Dividend Growth Investing at Work - 2 More Increases
Something I love about dividend growth investing is that each month I get to hear about companies I own deciding to pay me more money in dividends. Just for owning a small portion of said companies. Not going and doing R&D for new products or technology. Not selling any products. Not managing any employees or inventory. Not making sales calls. All I had to do was have the foresight to invest some of my savings in excellent companies. That's dividend growth investing at work! I mean who doesn't like getting a raise for doing nothing?
Thursday was a great day for dividend increases with 2 of my holdings announcing raises. First up was Unilever (UL) which increased their payout, in euros, from 0.302 to 0.3201. That's a solid 5.99% increase. Due to currency fluctuations Unilever won't be found on the CCC list. However, they have increased dividends for 7 consecutive years in their home currency which is a solid accomplishment. Shares currently offer a 3.12% to U.S. investors.
I own 30.277 shares of Unilever in my FI Portfolio so this raise grew my forward 12-month dividends by $2.47 based on the current exchange rate of 1 USD: 1.1258 euros. This is the 3rd dividend increase I've received from Unilever since initiating a position in 2014. In total my dividend payments on the original shares have increased by 19.0% from raises alone. According to USInflationCalculator the total inflation for that same time period sits at 0.6% so I'm quite happy with Unilever's ability to increase its dividend.
The dividend history for Unilever is like a mystery novel with all sorts of twists and turns. In fiscal year 2005 the company restructured which put an end to a solid 6 year dividend growth streak. Coming out of the restructuring Unilever stayed with the 2 semi annual dividend payments and racked up 3 consecutive years of growth. Then management decided part of the way through fiscal year 2009 to swap to quarterly payments from semi-annual payments which put us on the streak we're now on.
The payout ratio for Unilever is a bit high so I expected around 5-6% dividend growth for this raise and I was right on the money on the high end of my forecast. Analysts expect Unilever to earn 1.90 euros for fiscal year 2016 and the new dividend would represent a 67.5% payout ratio.
Thursday afternoon we heard from Omega Healthcare Investors (OHI) and they announced yet another increase to their dividend. The dividend was raised to $0.58 from $0.57 which is a solid 1.8% increase from the previous payout. Since OHI has historically increased their dividend payment every quarter the better comparison is to May 2015's payment of $0.54. Compared to the year ago period that's a solid 7.4% increase. Omega Healthcare Investors is a Dividend Contender with 14 consecutive years of dividend increases. This increase also marked the 15th consecutive increase to the quarterly dividend payment which is truly amazing. Shares currently yield 6.63%.
I own 73.745 shares of Omega Healthcare Investors in my FI Portfolio so this raise grew my forward 12-month dividends by $2.95. This is the 4th dividend increase I've received from OHI since initiating a position in early 2015. In total my dividend payments on the first shares purchased have increased by 7.4%. According to USInflationCalculator the total inflation for that same time period is just 0.5% so Omega Healthcare Investors is soundly beating inflation and growing my purchasing power.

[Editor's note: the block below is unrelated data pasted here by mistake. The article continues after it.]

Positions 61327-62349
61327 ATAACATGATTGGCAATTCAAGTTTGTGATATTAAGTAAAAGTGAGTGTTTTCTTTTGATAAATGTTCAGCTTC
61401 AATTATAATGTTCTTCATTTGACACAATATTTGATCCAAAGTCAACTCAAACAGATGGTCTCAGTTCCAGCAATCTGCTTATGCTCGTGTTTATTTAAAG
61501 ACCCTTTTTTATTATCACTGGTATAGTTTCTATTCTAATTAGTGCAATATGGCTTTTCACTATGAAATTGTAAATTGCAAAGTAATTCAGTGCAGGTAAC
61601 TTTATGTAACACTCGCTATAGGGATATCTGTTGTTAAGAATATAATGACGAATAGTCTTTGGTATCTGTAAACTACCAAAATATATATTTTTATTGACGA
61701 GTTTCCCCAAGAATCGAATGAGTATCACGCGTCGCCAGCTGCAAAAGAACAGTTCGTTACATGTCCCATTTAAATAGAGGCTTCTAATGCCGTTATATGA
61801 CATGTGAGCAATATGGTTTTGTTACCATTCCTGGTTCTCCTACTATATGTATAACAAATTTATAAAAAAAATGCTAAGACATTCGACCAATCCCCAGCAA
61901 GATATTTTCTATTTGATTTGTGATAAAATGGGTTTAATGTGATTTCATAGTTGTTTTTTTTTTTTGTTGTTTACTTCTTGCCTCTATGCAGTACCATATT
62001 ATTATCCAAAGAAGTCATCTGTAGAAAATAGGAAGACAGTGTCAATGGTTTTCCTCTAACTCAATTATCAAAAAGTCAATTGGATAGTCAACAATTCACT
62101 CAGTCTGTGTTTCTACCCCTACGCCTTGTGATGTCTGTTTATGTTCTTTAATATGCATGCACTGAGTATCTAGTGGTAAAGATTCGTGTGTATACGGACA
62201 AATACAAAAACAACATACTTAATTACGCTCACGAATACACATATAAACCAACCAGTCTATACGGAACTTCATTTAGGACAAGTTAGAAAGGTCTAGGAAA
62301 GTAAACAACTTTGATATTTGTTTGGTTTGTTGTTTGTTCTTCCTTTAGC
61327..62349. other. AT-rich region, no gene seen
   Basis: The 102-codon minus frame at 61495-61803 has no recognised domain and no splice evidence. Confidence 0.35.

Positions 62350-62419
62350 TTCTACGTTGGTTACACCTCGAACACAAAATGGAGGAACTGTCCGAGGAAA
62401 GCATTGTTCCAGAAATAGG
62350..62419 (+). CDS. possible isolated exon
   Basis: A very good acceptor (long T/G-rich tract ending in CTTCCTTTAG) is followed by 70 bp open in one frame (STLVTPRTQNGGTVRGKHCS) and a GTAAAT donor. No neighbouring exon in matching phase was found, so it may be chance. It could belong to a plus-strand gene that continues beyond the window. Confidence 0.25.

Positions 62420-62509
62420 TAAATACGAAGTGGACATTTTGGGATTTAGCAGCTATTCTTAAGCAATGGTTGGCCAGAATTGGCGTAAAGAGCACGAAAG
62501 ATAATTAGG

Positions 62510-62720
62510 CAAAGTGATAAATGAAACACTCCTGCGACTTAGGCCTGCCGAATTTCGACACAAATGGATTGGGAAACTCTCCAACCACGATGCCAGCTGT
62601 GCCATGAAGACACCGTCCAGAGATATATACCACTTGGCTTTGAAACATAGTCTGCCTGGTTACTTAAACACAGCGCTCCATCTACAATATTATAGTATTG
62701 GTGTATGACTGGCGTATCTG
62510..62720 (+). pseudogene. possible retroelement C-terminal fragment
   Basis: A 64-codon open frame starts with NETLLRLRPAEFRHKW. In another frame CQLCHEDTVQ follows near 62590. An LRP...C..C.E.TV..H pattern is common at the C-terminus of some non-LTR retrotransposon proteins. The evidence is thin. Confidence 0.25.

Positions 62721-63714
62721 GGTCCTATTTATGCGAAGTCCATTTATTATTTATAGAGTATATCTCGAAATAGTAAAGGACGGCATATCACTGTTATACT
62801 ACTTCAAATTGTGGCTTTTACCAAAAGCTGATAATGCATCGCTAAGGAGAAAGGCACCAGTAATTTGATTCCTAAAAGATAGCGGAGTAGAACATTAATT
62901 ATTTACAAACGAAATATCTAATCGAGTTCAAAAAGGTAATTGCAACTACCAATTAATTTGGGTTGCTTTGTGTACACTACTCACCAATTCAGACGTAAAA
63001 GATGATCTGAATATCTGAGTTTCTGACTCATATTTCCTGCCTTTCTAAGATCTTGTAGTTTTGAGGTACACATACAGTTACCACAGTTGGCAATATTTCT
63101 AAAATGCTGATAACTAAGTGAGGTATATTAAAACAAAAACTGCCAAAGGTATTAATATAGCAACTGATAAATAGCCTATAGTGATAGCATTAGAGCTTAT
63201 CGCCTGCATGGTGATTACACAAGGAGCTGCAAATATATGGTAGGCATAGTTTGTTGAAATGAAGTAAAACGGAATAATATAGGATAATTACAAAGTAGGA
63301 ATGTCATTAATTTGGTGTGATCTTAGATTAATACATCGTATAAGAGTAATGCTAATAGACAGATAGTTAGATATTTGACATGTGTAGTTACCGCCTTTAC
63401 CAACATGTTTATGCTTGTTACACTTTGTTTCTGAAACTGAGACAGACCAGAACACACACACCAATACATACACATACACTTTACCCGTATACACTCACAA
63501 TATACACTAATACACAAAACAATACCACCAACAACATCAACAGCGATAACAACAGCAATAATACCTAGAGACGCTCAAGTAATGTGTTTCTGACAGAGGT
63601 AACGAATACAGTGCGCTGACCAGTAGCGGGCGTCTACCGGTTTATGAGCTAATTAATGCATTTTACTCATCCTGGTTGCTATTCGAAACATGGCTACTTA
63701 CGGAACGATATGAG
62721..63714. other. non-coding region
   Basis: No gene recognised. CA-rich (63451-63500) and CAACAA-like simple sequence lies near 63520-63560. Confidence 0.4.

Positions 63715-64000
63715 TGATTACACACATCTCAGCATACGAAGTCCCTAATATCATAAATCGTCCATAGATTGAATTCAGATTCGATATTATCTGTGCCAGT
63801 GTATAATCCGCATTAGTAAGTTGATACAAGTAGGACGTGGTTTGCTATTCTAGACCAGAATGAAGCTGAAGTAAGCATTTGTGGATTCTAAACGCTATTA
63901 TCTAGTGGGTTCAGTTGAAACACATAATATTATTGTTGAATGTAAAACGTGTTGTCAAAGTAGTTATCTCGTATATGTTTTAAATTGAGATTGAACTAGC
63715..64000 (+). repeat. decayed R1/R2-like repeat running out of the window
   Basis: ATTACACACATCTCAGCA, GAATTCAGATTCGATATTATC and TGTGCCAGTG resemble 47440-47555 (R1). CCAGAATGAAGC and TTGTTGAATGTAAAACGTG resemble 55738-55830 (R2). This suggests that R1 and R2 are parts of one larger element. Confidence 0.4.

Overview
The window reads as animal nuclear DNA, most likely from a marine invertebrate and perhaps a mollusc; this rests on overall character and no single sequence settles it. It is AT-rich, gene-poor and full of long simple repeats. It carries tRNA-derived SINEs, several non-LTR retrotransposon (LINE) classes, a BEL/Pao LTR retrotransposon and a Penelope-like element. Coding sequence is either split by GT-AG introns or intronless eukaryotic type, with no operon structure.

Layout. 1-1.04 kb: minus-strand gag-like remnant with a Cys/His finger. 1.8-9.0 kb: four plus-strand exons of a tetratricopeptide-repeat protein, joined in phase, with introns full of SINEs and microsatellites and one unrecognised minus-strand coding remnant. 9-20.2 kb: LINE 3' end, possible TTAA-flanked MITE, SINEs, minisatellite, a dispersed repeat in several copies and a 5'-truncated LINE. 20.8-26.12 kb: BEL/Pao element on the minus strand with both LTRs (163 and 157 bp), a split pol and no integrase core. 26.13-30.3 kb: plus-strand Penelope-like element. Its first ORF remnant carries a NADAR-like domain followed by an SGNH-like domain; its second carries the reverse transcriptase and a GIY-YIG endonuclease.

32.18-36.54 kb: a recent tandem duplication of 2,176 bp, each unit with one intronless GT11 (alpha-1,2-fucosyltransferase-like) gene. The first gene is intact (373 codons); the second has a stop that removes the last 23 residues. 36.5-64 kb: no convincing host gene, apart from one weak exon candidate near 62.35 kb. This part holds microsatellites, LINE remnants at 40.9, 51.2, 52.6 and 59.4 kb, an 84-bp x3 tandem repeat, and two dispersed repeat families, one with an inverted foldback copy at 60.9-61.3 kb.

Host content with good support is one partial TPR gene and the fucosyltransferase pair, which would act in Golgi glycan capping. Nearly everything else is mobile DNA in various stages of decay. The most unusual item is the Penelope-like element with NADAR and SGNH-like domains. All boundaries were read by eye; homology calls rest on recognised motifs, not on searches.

*The 2016 payment assumes 1 x $0.57 payment and 3 x $0.58 payments
Not bad for a stodgy, old real estate company. I nailed this dividend increase exactly, although I won't get too excited about it because this was by far the easiest one to forecast.
Management is guiding for $3.25-$3.30 in full year 2016 AFFO, the equivalent of earnings for real estate investment trusts. The new $0.58 dividend payment would represent a 70.3%-71.4% AFFO payout ratio. That's high for other business structures, but for a real estate investment trust that's a fairly conservative payout.
My forward dividends increased by $5.42 with me doing nothing. That's right, absolutely nothing to contribute to their operations. Based on my portfolio's current yield of 2.99% this raise is like I invested an extra $181 in capital. Except that I didn't! Two of the companies I own just decided to send more cash my way. That's how you can eventually reach the crossover point where your dividends received exceed your expenses. That's DIVIDEND GROWTH INVESTING AT WORK! That's the beauty of the dividend growth investing strategy because you build up your dividends through fresh capital investment as well dividend increases from the companies you own.
Three of my holdings have announced increases so far in April which leaves 4 more to go and possibly a 5th. So far this year I've received 17 dividend increases from 15 companies increasing my forward 12-month dividends by $74.92.
Previous April Increases:
Procter & Gamble (PG)
My FI Portfolio's forward-12 month dividends are up to $5,510.49 and including my Loyal3 portfolio's forward dividends of $63.31 brings my total taxable account forward dividends to $5,573.80.
Do you own either of these companies? Are you happy with the dividend growth they've provided? How many other companies are you expecting raises from in April?
Image courtesy of digitalart on FreeDigitalPhotos.net.